Gwyneth Mellinger: Health-club tax bill good drama

04/05/2013 6:35 PM

04/05/2013 6:35 PM

In a seemingly minor bill to exempt for-profit health clubs from property taxes, Kansans have found that a legislative skirmish over a tax break can make for good drama.

For members of the media, who struggle to make tax issues interesting to the average reader or viewer, Senate Bill 72 was a gift. As word circulated in late March that the Kansas Senate had passed the bill, what the law would do and who would benefit, stunned taxpayers were in thrall to a news story about this one tax break among many.

What, Kansans asked, were senators thinking when they voted to single out health clubs for special treatment? During a legislative session when the governor says the state can’t afford to keep its promise to let a sales tax expire, how could any lawmaker believe it was in the public interest to take health clubs off the property-tax rolls?

Yet when the vote was taken in late March, 25 senators supported the tax break. Significantly, Rodney Steven, the Wichita health club magnate whose crusade this is, donated at least $45,000 to the campaigns of 24 senators, just four of whom voted against the bill. Although some lawmakers bristled at the suggestion that Steven’s support had bought those 20 votes, the whiff of a quid pro quo added intrigue to the story.

So did Steven’s claim that he and his fellow health-club owners were wronged capitalists, forced to do business on an un-level playing field. Unlikely villains in this scenario are the YMCAs in some communities where Steven’s Genesis Health Clubs operate.

For-profit health clubs like his are disadvantaged, Steven claims, because they must compete against entities like the Y’s, which don’t pay property taxes. Unreckoned in this demonization are the community services provided by such organizations. In Wichita, for example, the YMCA reportedly provided more than $10 million in free or reduced services during 2012.

Last year, Steven and his allies had hoped to encourage legislation that would tax nonprofits, a strategy that didn’t pan out. When the health-club bill was introduced this session, it also contained a provision for an exemption from sales taxes, which was stripped from the bill. The sales-tax exemption would have reduced state revenues by $3.4 million, whereas the property-tax break would cost the state just $200,000.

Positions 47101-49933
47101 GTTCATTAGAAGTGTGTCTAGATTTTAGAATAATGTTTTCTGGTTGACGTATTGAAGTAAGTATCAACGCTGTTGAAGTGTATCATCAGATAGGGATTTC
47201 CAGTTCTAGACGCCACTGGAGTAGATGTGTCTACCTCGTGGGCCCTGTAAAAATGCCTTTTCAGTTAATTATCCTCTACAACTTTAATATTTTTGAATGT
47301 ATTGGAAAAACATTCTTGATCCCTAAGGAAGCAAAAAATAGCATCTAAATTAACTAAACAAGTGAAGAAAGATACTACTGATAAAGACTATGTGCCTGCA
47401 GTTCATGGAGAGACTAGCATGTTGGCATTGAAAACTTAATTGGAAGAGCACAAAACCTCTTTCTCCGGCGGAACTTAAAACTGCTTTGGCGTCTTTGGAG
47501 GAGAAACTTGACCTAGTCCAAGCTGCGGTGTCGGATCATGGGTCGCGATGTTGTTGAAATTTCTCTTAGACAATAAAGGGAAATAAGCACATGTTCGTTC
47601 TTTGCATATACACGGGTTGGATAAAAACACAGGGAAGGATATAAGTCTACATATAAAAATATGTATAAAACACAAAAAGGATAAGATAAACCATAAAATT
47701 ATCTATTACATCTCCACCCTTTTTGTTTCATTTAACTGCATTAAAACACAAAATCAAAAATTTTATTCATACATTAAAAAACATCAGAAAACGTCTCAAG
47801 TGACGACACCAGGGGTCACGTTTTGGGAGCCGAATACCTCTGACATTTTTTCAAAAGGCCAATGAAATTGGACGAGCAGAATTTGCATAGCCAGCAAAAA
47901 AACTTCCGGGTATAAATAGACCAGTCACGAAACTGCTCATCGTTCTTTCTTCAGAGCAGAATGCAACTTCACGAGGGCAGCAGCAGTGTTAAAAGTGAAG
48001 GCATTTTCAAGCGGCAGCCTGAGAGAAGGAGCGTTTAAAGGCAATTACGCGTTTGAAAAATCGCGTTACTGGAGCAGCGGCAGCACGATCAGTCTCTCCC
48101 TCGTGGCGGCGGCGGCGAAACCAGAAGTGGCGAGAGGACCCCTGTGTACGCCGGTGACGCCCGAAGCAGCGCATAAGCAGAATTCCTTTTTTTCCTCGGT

But the real cost of a property-tax break like this one isn’t measured at the state level but in local government offices across the state. Taking nearly 200 health clubs off the local property-tax rolls would deprive cities and counties of revenue, while school districts, which are most dependent on property taxes, would take the biggest hit.

Surprisingly, lawmakers who believe for-profit health clubs are being treated inequitably see a remedy in increasing the burden on homeowners and other local taxpayers. These are the same taxpayers who are funding local recreation facilities, which also are cited as unfair competition for health clubs.

It’s unfortunate that health clubs, which raise awareness of the need for fitness and generally are a community asset, sometimes struggle financially. But nonprofit health clubs are certainly nothing new.

Lawmakers also might consider whether a tax exemption like the one proposed for health-club businesses would obligate them to offer tax breaks to other for-profit enterprises that perceive competition from nonprofits or government services.

Regardless of what, if anything, the House does with the bill, the health-club tax-break story will have offered a riveting diversion from the usual news from Topeka.

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